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How to Evict an Adult Child From Your Home
Many parents these days are faced with having an adult child living with them who has lost his or her job, gotten into legal or financial trouble, or has become difficult to impossible to live with. Keep in mind, even though they are adults, children still should abide by the rules in your house. That could include anything from simply keeping his or her room clean or helping with chores to more difficult topics like not bringing illegal drugs into your house or not bringing people home for sleepovers (which would have been cute when they were 10, but is awkward now that they are adults).
Eviction May Be the Answer
If your relationship has broken down so much that straight honest talk goes nowhere or your adult child is doing things to endanger you or the rest of your family, it's time to take action. However, in real life, eviction is not as simple as Failure to Launch may make it sound.
For example, did you know that in most states, adult children living in their parents' homes are considered to have squatters' rights even though they are paying no rent? In an ideal world, you could simply ask them to leave or change the locks and put their clothing by the curb while they are away. However, the law protects renters—even those who don't pay their rent! There are even laws against you being able to put their things on the curb. You will have to go through the eviction process and evict your own child. It may seem harsh, but situations can get so extreme that you are left with little or no choice.
Starting the Process
A smart way to cover your bases is to give your expectations for living in your home to your child in writing. Outline exactly which behaviors you will not tolerate and have him or her sign. Get it notarized if possible. Specify the consequences, i.e., eviction, of violating the rules. This sets up a tenant/landlord relationship and gives then guidelines for behavior in black and white. Then, if they violate the "terms of the lease," it will come as no surprise when you begin the eviction process.
Get the Law on Your Side
Research the laws in your state concerning the eviction process. Every state has different guidelines. Call your local magistrate's office, since eviction is a civil matter. What they will ask you to do in most cases is sign an affidavit and fill out paperwork to start the process at your local courthouse. Some counties actually have the form on line, which will speed the process considerably. There is generally a filing fee of anywhere from $30 to $90. Trust me, if your adult child is causing legal or financial problems for you, this is money well spent!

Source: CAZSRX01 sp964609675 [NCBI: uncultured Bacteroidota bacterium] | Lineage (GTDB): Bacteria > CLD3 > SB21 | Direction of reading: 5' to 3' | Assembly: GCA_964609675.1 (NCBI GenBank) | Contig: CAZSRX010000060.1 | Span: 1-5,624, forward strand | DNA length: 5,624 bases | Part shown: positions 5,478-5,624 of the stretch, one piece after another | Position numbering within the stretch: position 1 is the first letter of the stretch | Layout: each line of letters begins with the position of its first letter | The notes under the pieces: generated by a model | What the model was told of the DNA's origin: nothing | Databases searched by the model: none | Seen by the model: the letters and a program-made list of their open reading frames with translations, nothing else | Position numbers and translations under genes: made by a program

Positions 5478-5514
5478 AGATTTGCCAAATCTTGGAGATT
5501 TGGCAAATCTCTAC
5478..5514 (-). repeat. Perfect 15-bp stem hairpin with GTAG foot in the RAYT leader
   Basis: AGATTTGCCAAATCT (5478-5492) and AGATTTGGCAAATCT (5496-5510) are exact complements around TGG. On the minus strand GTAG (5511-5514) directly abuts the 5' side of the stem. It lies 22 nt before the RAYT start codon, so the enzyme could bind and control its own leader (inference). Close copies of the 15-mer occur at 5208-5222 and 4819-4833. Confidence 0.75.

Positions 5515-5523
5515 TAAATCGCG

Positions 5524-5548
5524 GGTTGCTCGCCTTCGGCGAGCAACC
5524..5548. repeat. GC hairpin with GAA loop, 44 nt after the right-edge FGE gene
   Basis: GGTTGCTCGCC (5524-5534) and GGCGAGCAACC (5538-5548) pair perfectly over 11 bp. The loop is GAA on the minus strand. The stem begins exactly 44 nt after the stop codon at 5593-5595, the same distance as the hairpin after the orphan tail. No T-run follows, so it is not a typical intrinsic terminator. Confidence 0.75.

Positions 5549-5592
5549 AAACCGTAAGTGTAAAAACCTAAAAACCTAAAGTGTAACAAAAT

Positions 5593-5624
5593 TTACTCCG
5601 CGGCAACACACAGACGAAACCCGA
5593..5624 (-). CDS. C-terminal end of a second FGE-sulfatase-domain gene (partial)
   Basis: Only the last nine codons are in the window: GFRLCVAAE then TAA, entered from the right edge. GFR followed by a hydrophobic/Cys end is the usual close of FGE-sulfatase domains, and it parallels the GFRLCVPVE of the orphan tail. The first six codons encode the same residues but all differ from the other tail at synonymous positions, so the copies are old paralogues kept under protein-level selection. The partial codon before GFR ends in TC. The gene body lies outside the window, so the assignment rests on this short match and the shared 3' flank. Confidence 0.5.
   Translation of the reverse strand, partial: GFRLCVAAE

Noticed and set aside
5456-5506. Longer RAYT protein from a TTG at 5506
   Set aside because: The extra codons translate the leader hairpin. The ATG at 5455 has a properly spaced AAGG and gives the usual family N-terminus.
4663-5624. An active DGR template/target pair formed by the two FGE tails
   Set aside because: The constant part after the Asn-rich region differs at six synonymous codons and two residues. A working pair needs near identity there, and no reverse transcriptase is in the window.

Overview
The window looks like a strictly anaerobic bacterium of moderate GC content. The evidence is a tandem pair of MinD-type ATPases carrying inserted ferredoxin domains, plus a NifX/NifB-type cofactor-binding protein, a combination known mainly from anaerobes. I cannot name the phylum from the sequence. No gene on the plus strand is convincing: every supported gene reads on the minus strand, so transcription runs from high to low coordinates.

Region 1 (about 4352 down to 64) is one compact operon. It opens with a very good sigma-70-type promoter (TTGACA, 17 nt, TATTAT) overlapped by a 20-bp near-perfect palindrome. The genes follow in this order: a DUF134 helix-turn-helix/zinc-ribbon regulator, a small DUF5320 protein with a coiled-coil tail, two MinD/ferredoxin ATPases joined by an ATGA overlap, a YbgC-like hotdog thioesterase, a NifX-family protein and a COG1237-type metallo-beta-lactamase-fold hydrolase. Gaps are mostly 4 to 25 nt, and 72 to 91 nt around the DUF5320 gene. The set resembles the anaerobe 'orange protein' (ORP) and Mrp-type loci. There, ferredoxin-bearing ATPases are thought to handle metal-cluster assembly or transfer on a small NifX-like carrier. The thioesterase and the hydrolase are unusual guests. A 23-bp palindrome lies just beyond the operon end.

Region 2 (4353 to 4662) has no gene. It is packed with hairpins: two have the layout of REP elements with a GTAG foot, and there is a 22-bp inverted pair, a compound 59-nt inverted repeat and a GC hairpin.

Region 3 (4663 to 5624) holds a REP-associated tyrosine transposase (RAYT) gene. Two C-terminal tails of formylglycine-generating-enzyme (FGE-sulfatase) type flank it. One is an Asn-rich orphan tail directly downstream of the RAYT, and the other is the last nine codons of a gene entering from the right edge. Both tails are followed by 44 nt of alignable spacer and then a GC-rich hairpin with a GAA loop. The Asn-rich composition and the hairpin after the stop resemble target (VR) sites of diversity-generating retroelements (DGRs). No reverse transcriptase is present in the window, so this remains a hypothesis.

After you file the eviction paperwork, your adult child will be served with an eviction notice. This is where things may get very uncomfortable at your home for a while. The entire process can take anywhere from 10 days to months depending on the state and even the county you live in. Many children become so incensed when they realize they are being evicted, they will leave of their own accord (a good thing). However, I have known of some hard cases who refused to budge. Stick to your guns, parents! The sanity you save may be your own!
Serve Them Notice
After children have been served their eviction notices, they generally have an opportunity for a hearing to plead their case. Yes, shocking, isn't it? But laws are set up to protect renters, even if the process seems bordering on ridiculous when you apply it to your own non-rent paying adult child. If your child has no valid defense, the eviction process will continue. In some cases, renters will be given the opportunity to remedy the situation, but if your child has been giving you grief for several years, 30 days is hardly enough to turn his or her life around!
Tough Love Sometimes Is the Only Course of Action
Paperwork still has to be filed with the sheriff's office, which often has to issue a motion to evict. The law may even give the renter anywhere from 30-90 days to vacate the property. Once the time has passed, if your child still refuses to move, you may legally move his or her things (very nicely packaged) to the curb for trash pick-up. Don't forget to change your locks!
Eviction is an extreme measure to use against your adult child, but there are cases where it is certainly warranted and the only remedy to an impossible situation. Talk first, try to come to an understanding, but if nothing comes from your talking until you're blue in the face, start the process. It's your home and you have the right to say who lives there and what goes on there!